I learned today that the quintessential writer of the great Swords & Glory, the RPG set in the imaginary world of Tekumel has passed away. You can read this article which summons it up nicely:
As I try to better represent myself, as well as my ideas in Gaming, History, and print I have made some recent changes to the Emerald Tablet. Please take note of some additional and modified tabs at the top, most specifically “Other Writing” to which I added my novel for easy reference. I have also significantly updated my “Troy Christensen” tab with a number of cover images from my games over the years as well as a listing of all my credits. I also will be making two new additional entries into my Civ 4: Mod tab, as I am releasing a new version of Extreme2 and my reformatted mod Multiverse.
I hope you will return to the site regularly, as I update the blog on a weekly basis trying to add in new original content on my thoughts, aspirations, and ideas on gaming and history.
As always, I am looking for opportunities in Publishing, History, Gaming, and Print Production and would be interested in talking with anyone about such endeavors.Troy Christensen September 14th, 2011
One of the few published Phantasm Adventure modules. The only other official module was called the Maldake Adventure. The Black Keep of Serpent Lake was published in 1988 by Dai Nippon Kaiga, the Japanese publisher of the game.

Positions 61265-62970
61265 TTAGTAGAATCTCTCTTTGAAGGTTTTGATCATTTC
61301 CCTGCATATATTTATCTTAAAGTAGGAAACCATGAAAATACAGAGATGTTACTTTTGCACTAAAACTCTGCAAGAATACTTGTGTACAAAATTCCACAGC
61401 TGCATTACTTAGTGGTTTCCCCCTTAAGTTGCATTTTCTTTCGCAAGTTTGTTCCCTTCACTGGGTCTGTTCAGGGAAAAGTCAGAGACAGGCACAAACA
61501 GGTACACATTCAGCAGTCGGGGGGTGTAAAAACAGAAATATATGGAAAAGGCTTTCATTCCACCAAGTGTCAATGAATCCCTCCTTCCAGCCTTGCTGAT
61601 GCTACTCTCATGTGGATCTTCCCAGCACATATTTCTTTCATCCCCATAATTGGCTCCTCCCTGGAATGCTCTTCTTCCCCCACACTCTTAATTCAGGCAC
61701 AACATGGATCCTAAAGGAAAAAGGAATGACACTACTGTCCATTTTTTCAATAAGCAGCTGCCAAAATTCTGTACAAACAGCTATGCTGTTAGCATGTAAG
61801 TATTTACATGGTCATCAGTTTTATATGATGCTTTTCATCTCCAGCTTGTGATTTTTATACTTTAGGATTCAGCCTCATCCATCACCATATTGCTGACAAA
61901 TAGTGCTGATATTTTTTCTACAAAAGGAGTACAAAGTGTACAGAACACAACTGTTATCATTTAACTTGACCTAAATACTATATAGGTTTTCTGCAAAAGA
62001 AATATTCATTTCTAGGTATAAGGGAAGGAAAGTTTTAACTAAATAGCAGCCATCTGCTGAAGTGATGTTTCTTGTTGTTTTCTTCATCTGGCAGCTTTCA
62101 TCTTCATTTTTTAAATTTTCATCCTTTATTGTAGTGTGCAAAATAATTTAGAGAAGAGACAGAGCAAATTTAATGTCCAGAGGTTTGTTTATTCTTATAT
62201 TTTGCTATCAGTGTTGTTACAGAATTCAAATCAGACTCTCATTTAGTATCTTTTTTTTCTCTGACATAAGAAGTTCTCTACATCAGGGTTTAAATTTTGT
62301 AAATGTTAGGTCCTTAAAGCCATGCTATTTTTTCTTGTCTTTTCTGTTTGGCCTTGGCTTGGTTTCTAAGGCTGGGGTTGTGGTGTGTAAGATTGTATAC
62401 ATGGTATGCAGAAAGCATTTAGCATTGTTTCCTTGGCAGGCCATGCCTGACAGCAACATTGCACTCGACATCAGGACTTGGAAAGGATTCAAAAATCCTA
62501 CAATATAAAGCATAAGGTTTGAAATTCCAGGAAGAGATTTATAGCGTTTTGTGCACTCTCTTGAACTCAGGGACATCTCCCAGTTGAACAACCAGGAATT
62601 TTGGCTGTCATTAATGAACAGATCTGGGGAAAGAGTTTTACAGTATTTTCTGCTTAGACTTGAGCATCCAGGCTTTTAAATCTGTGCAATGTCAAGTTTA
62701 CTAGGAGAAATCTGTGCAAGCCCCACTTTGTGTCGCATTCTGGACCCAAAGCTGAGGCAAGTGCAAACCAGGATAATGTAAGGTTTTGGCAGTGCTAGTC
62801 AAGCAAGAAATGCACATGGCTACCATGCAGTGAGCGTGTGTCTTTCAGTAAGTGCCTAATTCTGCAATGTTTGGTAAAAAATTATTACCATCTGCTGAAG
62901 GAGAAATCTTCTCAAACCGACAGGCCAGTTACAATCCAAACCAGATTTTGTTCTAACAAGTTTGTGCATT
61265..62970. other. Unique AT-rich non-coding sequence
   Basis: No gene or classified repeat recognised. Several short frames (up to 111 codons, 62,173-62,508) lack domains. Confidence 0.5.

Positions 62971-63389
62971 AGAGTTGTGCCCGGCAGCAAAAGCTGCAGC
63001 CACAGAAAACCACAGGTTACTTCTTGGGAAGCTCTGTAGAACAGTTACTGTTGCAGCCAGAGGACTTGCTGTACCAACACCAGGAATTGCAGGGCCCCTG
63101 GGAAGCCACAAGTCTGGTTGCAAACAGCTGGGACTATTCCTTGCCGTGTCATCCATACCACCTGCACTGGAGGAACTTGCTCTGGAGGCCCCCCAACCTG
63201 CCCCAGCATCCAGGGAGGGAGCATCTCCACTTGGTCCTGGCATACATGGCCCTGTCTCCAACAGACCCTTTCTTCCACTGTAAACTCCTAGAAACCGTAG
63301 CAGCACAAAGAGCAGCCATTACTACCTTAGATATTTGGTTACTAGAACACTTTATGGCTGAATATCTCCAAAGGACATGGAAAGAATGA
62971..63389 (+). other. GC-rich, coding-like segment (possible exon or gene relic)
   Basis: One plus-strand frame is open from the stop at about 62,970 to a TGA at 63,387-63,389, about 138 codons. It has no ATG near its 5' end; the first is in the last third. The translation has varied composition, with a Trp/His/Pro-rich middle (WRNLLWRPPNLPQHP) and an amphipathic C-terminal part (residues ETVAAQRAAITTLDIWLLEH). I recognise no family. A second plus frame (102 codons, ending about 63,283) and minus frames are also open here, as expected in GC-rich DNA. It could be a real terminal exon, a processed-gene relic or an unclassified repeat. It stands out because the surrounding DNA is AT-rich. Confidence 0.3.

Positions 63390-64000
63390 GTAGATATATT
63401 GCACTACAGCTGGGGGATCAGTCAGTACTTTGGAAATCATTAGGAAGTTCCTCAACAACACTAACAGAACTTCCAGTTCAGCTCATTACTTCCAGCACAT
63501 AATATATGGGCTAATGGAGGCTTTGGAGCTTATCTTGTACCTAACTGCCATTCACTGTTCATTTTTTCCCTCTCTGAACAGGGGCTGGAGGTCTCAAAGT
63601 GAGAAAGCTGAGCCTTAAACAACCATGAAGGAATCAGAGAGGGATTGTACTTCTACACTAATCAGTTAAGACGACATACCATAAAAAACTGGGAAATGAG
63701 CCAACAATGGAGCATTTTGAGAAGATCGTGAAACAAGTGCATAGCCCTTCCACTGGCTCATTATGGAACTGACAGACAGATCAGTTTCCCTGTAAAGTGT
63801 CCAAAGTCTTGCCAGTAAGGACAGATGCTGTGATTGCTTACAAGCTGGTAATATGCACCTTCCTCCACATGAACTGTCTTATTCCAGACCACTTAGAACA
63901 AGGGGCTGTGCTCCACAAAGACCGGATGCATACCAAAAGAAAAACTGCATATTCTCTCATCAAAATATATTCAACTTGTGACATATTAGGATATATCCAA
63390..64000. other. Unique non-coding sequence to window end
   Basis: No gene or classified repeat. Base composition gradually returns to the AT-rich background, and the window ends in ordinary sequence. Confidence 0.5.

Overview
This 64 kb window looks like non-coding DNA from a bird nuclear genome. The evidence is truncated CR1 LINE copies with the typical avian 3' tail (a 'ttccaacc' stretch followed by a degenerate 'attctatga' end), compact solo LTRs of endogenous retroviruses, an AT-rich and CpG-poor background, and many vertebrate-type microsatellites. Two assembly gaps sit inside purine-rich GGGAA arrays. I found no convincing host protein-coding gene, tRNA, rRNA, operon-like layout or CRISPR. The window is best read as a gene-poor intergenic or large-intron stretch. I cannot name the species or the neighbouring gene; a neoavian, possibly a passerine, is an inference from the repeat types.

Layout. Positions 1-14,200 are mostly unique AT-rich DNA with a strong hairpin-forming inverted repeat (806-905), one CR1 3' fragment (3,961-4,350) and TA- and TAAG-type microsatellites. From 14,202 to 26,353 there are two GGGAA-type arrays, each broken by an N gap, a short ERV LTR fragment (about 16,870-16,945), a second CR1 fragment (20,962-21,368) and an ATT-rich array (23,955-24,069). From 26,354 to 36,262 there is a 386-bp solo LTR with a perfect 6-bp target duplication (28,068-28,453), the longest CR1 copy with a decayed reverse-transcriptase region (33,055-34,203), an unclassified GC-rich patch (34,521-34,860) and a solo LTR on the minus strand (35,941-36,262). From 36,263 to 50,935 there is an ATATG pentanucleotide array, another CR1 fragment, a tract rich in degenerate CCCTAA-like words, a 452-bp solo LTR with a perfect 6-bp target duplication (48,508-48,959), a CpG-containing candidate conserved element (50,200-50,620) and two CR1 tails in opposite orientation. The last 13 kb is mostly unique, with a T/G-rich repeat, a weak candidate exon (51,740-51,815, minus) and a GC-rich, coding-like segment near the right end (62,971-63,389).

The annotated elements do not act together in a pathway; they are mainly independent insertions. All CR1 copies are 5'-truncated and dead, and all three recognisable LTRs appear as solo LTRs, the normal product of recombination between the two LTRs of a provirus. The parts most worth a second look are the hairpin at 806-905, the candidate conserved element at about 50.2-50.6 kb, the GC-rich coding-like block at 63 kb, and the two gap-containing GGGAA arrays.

I cannot remember much about the game, and sadly the English version has been lost in time. It do remember writing a number of module packs for the game, but do not remember having a lot of contact with Dai Nippon Kaiga after the game was published.
I am still in negoitations with the Dai Nippon Kaiga and another Japanese game company about re-printing the game. If you would like to see another print, I ask you to write Dai Nippon Kaiga and express your interest: firstname.lastname@example.org
So, as I sit here on the cusp of ending two development cycles at the same time, I can look back at the two and clearly see the direction I am going on both. As with any mod for Civilization IV, it is always hypothetical game of chances, what if’s, and possibilities. With that said, however, I wanted to create two different kinds of games with the mods. The first mod was born in the early days of my modding experience and included some rather fanciful stuff, while the second mod was based more on more or less realistic boundaries. I preface that phrase knowing all to well that the game itself lends to weird possibilities such as Lincoln with long bows, Hitler with the jets, or even Solomon with a tactical nuke — that is just the game.
In the first mod, ExtremeMod, I decided to rename it so that it better represents the game at large. Drawing from my RPG of the 1990s, I gave it the name Multiverse. Rightfully so, it is full of magic, steampunk technology, dinosaurs, psionics, weird technologies, and endless combination of the bizarre. I also wanted to make the game a resource battle, and thus I placed almost every item and building on the need of owning a particular resource. I also created at least 30 new resources and the appropriate technology and improvements to support it. Multiverse will grow in the coming years, if I have the chance, to be the pinnacle of fantasy design with new player cultures (such as the elves, amazons, dwarves, dark forces, and perhaps even a zombie king). It will also have new units, technologies, and experiences.